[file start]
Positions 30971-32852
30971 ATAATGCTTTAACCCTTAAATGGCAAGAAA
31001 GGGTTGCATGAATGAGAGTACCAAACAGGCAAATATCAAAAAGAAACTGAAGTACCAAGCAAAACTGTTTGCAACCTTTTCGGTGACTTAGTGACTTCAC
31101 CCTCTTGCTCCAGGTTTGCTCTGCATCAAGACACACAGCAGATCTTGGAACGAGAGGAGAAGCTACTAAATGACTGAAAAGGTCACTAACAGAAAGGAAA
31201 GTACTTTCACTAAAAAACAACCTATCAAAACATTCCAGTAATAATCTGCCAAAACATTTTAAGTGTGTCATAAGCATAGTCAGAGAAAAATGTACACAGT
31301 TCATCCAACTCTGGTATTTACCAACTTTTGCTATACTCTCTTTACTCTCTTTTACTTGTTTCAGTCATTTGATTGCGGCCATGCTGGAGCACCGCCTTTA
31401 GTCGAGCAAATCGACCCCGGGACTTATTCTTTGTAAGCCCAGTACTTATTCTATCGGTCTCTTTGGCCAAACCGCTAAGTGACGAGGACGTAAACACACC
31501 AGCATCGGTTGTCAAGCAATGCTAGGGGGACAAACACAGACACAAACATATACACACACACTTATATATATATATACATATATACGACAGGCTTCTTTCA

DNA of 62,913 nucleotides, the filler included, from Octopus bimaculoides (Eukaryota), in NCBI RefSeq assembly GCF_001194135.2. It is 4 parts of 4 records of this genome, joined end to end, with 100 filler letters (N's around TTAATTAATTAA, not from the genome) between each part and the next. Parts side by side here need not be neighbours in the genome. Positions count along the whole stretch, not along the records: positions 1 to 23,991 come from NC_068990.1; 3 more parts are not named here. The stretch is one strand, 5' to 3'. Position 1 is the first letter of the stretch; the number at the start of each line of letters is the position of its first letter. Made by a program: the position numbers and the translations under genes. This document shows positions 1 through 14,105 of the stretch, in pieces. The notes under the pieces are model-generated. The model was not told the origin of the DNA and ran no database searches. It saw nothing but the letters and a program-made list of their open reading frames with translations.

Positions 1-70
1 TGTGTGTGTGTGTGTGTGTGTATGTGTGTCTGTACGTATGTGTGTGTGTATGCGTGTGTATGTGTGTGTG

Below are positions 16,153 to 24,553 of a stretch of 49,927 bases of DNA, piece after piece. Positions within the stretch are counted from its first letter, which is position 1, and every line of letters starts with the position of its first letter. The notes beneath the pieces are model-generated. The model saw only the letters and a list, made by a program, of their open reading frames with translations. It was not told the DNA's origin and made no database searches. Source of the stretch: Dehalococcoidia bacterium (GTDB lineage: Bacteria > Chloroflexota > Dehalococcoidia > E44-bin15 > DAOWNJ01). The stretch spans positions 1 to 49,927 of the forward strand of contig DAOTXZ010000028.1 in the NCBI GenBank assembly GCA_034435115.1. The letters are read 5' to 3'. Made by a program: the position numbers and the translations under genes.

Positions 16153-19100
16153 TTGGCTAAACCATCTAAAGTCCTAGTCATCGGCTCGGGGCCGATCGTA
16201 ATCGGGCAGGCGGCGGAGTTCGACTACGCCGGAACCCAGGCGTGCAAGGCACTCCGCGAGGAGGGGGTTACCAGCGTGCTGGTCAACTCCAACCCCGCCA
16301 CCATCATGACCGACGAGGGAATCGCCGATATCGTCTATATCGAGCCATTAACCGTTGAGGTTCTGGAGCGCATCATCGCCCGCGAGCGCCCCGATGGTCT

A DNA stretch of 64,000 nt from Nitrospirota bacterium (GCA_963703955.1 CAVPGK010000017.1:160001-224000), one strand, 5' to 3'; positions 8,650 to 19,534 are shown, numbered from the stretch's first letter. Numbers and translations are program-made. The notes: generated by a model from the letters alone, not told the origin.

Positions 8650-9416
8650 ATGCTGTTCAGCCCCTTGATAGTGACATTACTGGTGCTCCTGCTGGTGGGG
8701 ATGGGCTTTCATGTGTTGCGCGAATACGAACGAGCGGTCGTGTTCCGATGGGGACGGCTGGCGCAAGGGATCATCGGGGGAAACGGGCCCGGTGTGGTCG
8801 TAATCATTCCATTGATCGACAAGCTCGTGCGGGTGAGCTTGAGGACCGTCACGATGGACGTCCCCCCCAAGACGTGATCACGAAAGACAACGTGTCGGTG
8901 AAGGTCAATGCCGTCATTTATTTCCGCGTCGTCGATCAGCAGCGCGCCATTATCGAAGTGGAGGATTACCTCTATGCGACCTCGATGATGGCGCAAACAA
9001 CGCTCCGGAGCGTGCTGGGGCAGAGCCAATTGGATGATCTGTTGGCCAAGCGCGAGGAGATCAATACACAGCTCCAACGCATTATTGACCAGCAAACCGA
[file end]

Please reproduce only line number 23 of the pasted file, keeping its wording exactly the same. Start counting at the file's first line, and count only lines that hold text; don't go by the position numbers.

9001 CGCTCCGGAGCGTGCTGGGGCAGAGCCAATTGGATGATCTGTTGGCCAAGCGCGAGGAGATCAATACACAGCTCCAACGCATTATTGACCAGCAAACCGA